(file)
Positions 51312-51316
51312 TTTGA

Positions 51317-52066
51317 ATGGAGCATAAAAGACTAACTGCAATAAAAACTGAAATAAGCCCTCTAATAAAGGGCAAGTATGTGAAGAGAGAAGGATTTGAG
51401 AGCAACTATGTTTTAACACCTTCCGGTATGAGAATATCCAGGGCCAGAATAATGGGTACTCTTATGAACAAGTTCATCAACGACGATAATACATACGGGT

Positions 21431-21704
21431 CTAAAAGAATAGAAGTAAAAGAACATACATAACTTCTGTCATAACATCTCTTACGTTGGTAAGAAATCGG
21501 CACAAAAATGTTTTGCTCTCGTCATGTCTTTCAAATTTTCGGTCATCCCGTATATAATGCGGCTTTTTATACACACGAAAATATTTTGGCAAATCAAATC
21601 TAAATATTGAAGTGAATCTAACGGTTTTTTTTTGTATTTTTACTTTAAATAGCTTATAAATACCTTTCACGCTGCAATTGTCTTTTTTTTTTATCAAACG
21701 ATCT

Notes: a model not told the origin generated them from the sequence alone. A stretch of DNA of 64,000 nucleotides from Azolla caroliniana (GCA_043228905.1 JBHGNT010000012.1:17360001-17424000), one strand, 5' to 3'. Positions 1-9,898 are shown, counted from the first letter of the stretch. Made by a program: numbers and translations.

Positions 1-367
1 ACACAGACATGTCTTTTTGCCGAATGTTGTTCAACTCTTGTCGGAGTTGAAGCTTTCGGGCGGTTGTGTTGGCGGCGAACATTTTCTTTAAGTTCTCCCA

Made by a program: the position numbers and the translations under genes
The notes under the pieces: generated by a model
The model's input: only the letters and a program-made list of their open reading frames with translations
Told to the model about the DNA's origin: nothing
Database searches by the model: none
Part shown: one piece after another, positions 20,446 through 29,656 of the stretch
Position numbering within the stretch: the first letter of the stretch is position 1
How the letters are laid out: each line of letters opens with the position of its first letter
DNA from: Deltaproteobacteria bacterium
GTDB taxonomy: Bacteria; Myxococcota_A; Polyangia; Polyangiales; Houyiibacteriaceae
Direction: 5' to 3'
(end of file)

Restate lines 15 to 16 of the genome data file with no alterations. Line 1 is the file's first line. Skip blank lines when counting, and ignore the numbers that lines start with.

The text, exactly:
The notes under the pieces: generated by a model
The model's input: only the letters and a program-made list of their open reading frames with translations